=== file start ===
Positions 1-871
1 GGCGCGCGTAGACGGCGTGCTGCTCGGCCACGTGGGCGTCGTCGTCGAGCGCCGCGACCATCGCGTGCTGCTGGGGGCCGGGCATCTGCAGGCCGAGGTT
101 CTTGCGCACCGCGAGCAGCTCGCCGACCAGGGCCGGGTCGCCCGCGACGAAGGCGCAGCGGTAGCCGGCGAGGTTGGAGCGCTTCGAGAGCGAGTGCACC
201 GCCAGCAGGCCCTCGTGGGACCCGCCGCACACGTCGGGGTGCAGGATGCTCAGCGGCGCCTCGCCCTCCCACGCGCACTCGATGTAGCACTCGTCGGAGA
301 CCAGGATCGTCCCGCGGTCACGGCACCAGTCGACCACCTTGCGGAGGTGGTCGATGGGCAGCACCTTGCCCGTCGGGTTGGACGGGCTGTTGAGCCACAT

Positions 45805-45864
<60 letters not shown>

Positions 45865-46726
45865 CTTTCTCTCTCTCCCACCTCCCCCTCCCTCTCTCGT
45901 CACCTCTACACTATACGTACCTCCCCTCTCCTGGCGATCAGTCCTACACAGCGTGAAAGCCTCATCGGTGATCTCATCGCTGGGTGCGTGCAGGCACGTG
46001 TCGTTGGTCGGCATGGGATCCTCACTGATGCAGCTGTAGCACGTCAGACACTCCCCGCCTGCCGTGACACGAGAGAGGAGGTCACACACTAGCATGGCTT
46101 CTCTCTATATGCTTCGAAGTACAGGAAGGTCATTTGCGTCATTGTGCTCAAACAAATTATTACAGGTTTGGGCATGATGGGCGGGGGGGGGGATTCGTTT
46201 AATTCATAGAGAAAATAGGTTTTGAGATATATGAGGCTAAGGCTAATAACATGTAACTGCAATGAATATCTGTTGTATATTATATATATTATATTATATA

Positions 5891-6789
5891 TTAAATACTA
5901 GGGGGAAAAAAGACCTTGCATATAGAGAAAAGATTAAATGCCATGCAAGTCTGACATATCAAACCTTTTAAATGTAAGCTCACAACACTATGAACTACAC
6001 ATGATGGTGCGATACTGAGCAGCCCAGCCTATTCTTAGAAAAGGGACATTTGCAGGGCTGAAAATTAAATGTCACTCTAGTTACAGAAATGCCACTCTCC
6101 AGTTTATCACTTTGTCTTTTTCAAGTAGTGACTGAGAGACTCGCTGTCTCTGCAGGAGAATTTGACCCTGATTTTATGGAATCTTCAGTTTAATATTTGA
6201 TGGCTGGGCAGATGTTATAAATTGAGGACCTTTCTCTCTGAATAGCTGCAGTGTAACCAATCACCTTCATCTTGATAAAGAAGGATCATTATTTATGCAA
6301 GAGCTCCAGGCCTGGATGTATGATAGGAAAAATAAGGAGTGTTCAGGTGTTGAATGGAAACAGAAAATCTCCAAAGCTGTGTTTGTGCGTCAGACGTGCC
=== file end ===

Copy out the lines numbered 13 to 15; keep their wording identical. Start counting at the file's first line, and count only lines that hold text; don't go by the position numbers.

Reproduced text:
46201 AATTCATAGAGAAAATAGGTTTTGAGATATATGAGGCTAAGGCTAATAACATGTAACTGCAATGAATATCTGTTGTATATTATATATATTATATTATATA

Positions 5891-6789
5891 TTAAATACTA